The Kentucky Lottery has expanded into online gambling, becoming the third state to offer lottery sales online after Michigan and Georgia. Minnesota implemented then banned online sales in 2015 after faith-based groups protested scratch-off sales.
The Kentucky Lottery expects about $7 million in online sales for the fiscal year 2017; for fiscal year 2016, total lottery sales of all types are expected to be $994.5 million.
As of last Sunday, players who register and deposit money can buy Powerball, Mega Millions and Kentucky Cash Ball tickets for as long as 13 weeks. At least five Instant Play scratch-off games, ranging from 50 cents to $3, are available, with more coming.
The lottery corporation board voted in March 2013 to start Internet sales and to launch Keno. Keno went live in November 2013. There are no plans to add online Keno games.
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Kentucky lottery officials have met with officials of Gov. Matt Bevin’s office and with lawmakers in Frankfort to keep them informed of progress in implementing the games, lottery spokesman Chip Polston said. Kentucky Treasurer Allison Ball is on the lottery board.
“It’s delivery of an existing product, just through a different channel,” Polston said. “We’re offering games we already have in retail, just through a different means.”
The move is seen as a way to draw younger customers who are used to online retail.
In Europe, where online lottery sales have been available for more than a decade, 70 percent of purchases of Internet lottery tickets are to players ages 18 to 35, Polston said. In Kentucky, only about 25 percent of people in that age range bought a lottery ticket in the past year, he said.
“Our customers are aging, and in order to maintain our business, we need to be more attractive to a younger demographic who are accustomed to conducting a majority of their retail purchases online,” Arch Gleason, president and CEO of the Kentucky Lottery, said in a news release. “This group is very mobile, and they expect brands to be accessible online and on their devices. We’re delivering what they want.”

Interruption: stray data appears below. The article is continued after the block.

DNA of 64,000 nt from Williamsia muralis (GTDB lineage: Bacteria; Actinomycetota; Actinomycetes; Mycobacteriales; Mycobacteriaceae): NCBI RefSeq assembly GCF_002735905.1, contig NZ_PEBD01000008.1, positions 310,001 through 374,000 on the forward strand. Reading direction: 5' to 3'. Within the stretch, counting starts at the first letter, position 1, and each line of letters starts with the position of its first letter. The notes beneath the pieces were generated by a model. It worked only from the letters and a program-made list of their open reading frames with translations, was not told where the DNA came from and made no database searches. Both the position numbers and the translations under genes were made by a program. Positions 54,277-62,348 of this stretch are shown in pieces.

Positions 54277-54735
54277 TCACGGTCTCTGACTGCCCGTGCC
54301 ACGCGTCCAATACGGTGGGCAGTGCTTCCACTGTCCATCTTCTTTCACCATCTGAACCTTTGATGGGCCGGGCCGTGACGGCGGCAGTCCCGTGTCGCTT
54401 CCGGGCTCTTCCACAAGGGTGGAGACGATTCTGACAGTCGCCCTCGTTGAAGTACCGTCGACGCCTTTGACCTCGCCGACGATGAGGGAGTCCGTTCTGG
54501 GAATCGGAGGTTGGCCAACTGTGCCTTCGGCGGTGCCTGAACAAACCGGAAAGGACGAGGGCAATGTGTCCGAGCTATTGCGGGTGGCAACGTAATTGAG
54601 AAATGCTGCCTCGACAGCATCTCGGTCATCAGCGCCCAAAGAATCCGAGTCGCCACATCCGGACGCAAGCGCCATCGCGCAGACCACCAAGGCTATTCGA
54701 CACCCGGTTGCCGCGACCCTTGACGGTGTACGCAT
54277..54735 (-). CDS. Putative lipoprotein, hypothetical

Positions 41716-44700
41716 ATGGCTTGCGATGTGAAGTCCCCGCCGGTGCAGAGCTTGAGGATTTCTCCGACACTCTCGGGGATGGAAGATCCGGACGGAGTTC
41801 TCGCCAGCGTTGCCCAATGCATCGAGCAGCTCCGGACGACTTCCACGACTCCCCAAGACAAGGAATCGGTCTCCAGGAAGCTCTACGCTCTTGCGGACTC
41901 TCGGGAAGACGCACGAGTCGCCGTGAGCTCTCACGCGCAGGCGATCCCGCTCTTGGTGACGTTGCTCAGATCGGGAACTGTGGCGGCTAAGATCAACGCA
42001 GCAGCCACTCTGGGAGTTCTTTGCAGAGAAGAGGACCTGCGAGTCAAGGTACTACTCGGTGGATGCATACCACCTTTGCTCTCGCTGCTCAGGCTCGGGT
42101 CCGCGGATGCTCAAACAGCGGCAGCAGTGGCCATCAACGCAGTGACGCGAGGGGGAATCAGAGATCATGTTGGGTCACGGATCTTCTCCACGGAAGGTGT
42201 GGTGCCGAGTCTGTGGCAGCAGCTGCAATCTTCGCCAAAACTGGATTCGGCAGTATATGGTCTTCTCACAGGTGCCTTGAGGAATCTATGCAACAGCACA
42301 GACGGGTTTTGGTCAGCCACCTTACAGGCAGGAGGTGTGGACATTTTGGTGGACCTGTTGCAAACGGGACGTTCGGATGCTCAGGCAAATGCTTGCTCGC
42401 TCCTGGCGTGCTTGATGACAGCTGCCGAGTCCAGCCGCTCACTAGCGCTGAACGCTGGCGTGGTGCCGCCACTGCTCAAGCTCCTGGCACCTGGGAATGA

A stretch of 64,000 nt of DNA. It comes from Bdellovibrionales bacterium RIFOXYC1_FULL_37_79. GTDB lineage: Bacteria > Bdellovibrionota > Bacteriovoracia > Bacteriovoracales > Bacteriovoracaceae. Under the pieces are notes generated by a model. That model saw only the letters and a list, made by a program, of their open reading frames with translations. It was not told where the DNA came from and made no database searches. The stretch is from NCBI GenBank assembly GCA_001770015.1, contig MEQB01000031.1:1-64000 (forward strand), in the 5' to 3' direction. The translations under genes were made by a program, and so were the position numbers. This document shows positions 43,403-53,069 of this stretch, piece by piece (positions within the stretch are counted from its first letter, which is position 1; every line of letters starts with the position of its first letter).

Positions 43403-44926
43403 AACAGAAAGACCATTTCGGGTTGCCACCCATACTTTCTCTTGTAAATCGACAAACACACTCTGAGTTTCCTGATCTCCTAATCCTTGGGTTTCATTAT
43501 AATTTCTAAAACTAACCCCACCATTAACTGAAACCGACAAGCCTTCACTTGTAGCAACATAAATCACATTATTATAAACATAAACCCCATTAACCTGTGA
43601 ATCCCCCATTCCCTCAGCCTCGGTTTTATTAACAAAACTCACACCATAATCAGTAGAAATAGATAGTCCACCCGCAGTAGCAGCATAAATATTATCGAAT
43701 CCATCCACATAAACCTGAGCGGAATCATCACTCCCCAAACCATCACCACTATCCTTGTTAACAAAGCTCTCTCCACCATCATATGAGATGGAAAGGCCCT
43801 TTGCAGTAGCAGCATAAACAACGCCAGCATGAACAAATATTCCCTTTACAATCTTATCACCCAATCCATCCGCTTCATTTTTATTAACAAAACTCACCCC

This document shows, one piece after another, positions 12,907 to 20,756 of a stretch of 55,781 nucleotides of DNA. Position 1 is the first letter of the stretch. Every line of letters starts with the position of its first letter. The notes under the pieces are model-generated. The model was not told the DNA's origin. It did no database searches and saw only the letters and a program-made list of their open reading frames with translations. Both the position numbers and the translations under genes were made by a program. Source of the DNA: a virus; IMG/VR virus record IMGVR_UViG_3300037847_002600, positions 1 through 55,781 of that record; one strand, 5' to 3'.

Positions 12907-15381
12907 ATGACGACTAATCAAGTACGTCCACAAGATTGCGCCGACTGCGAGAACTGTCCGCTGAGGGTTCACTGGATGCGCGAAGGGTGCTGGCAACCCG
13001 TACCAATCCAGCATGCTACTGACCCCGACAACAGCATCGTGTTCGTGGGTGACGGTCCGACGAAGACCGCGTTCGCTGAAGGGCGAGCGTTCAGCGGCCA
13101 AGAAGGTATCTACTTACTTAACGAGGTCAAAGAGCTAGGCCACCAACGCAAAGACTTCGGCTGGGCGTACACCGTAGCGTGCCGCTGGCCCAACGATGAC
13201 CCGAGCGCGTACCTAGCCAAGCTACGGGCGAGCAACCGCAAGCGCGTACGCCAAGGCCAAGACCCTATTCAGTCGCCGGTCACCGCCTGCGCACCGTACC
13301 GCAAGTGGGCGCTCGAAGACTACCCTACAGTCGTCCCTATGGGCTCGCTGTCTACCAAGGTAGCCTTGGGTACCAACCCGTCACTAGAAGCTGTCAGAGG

Gleason said that online sales are expected help, rather than hurt sales at the 3,200 lottery retailers. In Michigan, store sales rose 6 percent once online sales started; in Georgia, retail sales rose 4 percent, Polston said.
Players can put money in accounts either directly with a credit card or at retail stores; retailers will get a 5 percent commission on the deposits, which are considered sales. The smallest amount that can be deposited is $10; the daily maximum is $200.
To help boost store sales, for at least the first six months of Internet lottery sales in Kentucky, players who put at least $20 in their accounts in a single transaction at a store will get an extra $5 in “bonus bucks” in their online account.
Players can’t remove funds they have deposited but can cash out winning either directly to a bank account or by requesting a check.
Kentucky Lottery officials said they have set controls designed by the National Council on Problem Gambling that safeguard players. Among them is a maximum deposit by a player of $500 a week and $1,000 a month. There also is a “play clock” visible on the screen, so players can see how long they have been playing at all times.
Adding the online games has not cost the state any extra money, Polston said. The existing lottery vendor, IGT, will get 16.99 percent of winnings after prizes are paid out. The bulk of the rest goes into college scholarships, grants and literacy programs, according to the lottery corporation.